Polyester and textile maker Far Eastern New Century Corp (FENC, 遠東新世紀) yesterday unveiled the world’s first all-in-one chemical recycling solution for post-consumer waste textiles, which it said would support the circular economy and help maintain its leadership in smart textile innovation.
Polyester particles extracted from recycled PET bottles and footwear made using the material are yesterday displayed at a news conference by Far Eastern New Century Corp in Taipei.
“The solution, FENC TopGreen rTex, closes the loop of current PET recycling, diverting what was once destined for landfills to value-added new consumer goods,” FENC president Eric Hu (胡正隆) told a news conference in Taipei.
Textile waste is a growing problem and the popularity of “fast fashion” has only exacerbated the problem, Hu said.
According to the US-based Council for Textile Recycling, the US generates 11 million tonnes of textile waste a year, with 85 percent of post-consumer textile waste ending up in landfills and just 15 percent reused or downcycled.
The firm’s new process can help recycle polyester from all types of used textiles, including mixed streams, FENC Research and Development, Innovation, Marketing and Partnership manager Jeffrey Hsu (許嘉夫) said.
Collected post-consumer textiles are separated without a need for additional decoloring or use of complex solvents, Hsu said.
The polyester is dissolved and the mixed polymers and dyestuffs are filtered out, he said, adding that cellulose isolated in the process is converted into energy-dense fuel rods which can generate electricity.
The company has a product line made from recycled PET bottles, which is used in a wide range of applications, from injection-molded products to footwear and clothing, Hu said.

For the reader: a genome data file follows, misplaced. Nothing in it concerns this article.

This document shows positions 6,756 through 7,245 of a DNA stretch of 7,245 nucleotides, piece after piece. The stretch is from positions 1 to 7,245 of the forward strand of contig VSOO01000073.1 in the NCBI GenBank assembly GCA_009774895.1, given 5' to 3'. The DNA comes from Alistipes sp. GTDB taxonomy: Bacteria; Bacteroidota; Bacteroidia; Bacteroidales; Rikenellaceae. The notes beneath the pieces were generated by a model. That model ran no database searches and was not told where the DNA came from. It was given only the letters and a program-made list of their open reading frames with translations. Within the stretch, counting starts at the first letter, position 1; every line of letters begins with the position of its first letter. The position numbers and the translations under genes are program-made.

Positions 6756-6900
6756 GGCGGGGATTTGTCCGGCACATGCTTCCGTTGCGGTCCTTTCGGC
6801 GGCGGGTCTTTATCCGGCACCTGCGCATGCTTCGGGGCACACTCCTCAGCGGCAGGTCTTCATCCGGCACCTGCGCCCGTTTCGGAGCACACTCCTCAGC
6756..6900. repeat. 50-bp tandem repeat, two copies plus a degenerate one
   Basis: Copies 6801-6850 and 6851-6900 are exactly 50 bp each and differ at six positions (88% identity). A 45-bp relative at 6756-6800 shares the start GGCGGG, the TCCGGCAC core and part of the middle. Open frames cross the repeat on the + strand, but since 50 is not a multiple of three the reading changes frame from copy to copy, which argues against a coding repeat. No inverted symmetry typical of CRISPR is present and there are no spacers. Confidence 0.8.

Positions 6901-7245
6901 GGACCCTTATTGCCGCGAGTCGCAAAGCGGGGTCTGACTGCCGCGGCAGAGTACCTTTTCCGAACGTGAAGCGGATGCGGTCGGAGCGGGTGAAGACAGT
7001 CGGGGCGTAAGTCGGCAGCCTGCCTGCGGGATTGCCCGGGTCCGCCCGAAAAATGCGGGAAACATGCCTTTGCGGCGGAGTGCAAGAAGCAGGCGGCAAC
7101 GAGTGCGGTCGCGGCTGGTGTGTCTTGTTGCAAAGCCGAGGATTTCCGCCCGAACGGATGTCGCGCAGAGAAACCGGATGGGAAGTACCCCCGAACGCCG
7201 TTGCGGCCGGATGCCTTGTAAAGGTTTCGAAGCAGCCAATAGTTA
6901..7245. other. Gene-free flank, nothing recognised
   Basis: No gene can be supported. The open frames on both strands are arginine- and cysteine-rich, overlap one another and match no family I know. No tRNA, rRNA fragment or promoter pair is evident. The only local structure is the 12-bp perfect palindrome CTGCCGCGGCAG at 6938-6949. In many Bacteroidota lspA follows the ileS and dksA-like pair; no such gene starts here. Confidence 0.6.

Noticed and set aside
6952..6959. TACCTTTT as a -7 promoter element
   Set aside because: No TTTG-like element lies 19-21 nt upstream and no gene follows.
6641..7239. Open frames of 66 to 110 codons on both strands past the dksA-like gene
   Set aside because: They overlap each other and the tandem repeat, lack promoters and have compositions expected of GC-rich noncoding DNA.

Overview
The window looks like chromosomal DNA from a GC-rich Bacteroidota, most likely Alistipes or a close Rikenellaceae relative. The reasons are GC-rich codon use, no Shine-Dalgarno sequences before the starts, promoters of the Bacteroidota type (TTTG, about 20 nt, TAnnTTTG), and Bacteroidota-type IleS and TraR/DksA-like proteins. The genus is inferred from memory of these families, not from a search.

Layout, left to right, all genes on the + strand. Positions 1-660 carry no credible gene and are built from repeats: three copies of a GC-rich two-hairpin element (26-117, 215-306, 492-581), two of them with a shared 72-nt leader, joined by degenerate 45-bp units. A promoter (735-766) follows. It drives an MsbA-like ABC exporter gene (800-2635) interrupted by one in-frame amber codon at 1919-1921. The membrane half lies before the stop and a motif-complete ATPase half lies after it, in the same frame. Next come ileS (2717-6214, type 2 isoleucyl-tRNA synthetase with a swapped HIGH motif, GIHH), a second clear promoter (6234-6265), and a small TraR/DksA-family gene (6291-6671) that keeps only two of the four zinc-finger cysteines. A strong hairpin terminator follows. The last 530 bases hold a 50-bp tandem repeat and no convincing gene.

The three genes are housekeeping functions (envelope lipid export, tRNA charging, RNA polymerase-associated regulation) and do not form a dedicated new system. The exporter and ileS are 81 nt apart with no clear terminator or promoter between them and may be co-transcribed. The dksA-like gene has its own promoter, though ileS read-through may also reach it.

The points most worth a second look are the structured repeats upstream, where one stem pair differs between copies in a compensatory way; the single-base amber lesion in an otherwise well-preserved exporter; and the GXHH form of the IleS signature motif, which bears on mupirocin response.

The Taipei-based company supplies polyester-related materials to major global sports, outdoor, leisure and fast fashion brands.
Since 2015, FENC has collaborated with Adidas AG to commercialize trainers using recycled plastic dredged from the oceans to raise awareness of the environmental issue, Hu said.
The collaboration reprocessed more than 1,000 tonnes of marine waste last year and the volume is expected to grow to 1,600 tonnes this year.
The German brand is phasing out the use of virgin polyester in all shoes and clothing, and has committed to using only recycled plastics by 2024.
Recycled products accounted for 26 percent of FENC offering last year and their share is rapidly expanding, FENC Polyester Division manager Eva Luo (羅怡文) said.
A manufacturing facility in Japan is adding 50,000 tonnes of annual capacity by 2020 to meet rising demand ahead of the Tokyo Summer Olympics, Luo added.
FENC has also approved plans to build a plant in the Philippines that would add 36,000 tonnes of anjual capacity.
“Ever more consumers are willing to spend more on products that are friendly to the environment,” Hu said.